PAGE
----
Dialogues in French and English
24^6. Bogars in the French column (rendered by lewd freris, i.e. lay brothers) appears to be a mistake for Begars, Beghards.
26^37. Spoylle the cuppe. Another proof that Caxton had forgotten his English. The Flemish is spoel den nap, 'rinse the cup'; the English spoil of course never had the sense 'to rinse.'
29^12. Byledyng is an attempt at literal interpretation of the French deduit, delight.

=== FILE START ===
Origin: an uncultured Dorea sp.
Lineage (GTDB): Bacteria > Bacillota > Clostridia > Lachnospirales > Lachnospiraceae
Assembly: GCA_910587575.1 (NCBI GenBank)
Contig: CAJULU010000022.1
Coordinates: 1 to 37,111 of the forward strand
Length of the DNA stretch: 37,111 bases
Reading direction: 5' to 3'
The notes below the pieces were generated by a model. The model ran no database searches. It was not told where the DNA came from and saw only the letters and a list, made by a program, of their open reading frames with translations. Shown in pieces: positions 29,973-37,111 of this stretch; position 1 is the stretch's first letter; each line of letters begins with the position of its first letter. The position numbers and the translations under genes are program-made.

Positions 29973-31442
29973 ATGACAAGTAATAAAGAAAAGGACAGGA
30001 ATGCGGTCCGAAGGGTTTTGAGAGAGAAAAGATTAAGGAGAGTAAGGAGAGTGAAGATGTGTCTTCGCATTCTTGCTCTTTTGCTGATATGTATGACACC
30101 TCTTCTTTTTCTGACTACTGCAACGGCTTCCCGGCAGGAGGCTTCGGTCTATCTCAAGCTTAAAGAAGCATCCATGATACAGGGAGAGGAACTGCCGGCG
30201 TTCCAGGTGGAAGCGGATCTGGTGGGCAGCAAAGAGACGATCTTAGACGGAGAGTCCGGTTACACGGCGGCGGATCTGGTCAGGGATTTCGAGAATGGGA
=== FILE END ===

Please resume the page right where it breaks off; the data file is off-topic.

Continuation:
29^13. Serouge (serourge) is properly 'brother-in-law'; it is not clear whether Caxton's rendering cosen alyed is a mistranslation, or whether the French word was used at Bruges in the extended sense.
30^4-6. This reference to the truce between the English and the Scots is not, as might perhaps be thought, an insertion by Caxton. Michelant considers the truce in quest